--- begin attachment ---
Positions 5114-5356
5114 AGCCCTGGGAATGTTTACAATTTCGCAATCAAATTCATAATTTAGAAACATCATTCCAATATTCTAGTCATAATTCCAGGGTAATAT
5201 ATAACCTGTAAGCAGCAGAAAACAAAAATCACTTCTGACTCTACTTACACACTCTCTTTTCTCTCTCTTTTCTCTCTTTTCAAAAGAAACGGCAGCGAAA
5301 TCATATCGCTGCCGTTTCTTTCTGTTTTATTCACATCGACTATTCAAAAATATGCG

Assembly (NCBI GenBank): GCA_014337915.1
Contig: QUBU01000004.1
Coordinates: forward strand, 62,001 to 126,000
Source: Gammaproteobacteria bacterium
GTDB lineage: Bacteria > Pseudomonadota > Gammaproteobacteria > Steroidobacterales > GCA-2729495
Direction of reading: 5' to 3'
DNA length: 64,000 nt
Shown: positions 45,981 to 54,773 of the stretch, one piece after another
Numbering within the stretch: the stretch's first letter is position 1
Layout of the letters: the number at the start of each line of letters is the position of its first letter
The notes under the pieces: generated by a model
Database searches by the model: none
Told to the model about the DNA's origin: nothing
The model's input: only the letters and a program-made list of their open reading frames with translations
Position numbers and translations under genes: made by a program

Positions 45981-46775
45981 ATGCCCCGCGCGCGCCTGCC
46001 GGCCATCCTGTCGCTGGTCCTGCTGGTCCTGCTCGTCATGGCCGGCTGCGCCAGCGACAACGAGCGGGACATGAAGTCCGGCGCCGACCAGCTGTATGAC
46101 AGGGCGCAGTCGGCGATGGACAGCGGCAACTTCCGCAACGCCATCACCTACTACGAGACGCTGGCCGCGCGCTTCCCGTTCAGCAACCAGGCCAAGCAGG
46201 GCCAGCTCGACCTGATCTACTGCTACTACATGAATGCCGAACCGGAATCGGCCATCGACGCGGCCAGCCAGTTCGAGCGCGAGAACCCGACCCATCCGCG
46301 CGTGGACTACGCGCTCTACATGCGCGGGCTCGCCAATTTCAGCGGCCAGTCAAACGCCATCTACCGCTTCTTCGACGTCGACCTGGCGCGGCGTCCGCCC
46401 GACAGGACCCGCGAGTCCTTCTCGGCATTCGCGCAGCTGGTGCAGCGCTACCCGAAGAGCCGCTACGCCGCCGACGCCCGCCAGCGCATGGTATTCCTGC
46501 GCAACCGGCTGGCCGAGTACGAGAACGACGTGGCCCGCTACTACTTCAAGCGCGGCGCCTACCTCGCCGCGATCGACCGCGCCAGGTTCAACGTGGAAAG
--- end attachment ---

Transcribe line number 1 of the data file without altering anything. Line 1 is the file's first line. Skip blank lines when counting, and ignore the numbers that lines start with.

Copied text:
Positions 5114-5356